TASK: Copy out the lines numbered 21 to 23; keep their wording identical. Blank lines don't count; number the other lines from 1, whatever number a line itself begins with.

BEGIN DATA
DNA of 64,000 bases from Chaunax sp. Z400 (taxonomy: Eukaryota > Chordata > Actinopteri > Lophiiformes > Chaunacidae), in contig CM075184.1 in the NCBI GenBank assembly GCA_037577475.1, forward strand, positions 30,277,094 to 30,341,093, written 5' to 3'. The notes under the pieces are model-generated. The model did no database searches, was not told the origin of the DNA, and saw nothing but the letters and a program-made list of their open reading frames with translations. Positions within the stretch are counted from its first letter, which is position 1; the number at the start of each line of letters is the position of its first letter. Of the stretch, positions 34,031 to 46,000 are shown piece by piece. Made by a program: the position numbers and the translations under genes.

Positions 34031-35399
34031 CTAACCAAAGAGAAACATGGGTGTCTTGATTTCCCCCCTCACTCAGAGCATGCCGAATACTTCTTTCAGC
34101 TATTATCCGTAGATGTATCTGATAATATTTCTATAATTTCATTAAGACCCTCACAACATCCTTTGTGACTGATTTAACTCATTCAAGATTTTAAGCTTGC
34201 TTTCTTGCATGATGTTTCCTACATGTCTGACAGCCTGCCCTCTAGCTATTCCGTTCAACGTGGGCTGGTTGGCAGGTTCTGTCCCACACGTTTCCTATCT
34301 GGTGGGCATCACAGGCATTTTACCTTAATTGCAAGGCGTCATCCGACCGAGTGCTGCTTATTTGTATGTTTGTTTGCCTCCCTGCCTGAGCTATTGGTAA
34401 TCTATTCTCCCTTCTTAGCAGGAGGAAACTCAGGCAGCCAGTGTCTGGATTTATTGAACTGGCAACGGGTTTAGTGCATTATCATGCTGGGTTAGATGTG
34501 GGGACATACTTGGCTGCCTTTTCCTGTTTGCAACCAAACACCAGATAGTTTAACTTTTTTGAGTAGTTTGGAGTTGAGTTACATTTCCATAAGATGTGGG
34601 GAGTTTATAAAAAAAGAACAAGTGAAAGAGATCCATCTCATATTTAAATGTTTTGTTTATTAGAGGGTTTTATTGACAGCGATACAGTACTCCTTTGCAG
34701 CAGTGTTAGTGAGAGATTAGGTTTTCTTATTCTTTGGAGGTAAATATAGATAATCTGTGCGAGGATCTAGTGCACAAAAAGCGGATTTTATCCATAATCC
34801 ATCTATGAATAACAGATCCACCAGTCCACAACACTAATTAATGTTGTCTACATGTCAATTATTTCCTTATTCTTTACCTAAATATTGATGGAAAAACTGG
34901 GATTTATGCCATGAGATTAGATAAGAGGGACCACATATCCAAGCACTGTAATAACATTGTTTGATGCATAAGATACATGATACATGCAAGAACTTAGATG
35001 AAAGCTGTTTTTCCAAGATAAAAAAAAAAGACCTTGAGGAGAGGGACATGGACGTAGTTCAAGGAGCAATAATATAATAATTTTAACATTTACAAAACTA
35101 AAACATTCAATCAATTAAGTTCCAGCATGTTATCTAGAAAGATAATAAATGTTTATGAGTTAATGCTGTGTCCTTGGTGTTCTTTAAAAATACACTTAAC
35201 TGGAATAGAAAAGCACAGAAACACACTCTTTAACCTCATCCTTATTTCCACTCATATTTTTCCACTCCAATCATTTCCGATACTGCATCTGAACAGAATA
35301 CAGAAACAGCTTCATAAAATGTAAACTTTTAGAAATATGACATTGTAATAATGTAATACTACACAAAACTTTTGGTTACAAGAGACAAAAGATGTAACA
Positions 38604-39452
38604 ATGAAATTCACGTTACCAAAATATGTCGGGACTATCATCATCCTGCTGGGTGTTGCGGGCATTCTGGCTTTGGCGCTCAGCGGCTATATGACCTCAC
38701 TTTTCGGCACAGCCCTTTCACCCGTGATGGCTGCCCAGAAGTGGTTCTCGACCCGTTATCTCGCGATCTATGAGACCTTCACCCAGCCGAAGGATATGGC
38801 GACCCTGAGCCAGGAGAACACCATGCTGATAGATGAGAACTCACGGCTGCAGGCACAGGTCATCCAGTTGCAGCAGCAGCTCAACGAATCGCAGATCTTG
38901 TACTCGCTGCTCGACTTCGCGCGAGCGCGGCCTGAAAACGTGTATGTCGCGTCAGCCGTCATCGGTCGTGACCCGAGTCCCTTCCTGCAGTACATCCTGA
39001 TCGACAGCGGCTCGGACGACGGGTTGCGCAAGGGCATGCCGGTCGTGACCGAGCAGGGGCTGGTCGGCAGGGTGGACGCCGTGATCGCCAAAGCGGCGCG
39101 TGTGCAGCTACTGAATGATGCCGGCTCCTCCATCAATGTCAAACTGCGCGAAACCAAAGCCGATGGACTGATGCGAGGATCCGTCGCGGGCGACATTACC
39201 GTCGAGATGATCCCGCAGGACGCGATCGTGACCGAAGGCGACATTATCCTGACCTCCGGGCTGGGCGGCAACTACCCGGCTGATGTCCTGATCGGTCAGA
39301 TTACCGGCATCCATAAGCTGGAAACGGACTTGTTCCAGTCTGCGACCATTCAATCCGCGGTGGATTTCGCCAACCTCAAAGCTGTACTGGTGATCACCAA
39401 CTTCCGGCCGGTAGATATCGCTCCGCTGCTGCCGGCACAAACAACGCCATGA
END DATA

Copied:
38901 TACTCGCTGCTCGACTTCGCGCGAGCGCGGCCTGAAAACGTGTATGTCGCGTCAGCCGTCATCGGTCGTGACCCGAGTCCCTTCCTGCAGTACATCCTGA
39001 TCGACAGCGGCTCGGACGACGGGTTGCGCAAGGGCATGCCGGTCGTGACCGAGCAGGGGCTGGTCGGCAGGGTGGACGCCGTGATCGCCAAAGCGGCGCG
39101 TGTGCAGCTACTGAATGATGCCGGCTCCTCCATCAATGTCAAACTGCGCGAAACCAAAGCCGATGGACTGATGCGAGGATCCGTCGCGGGCGACATTACC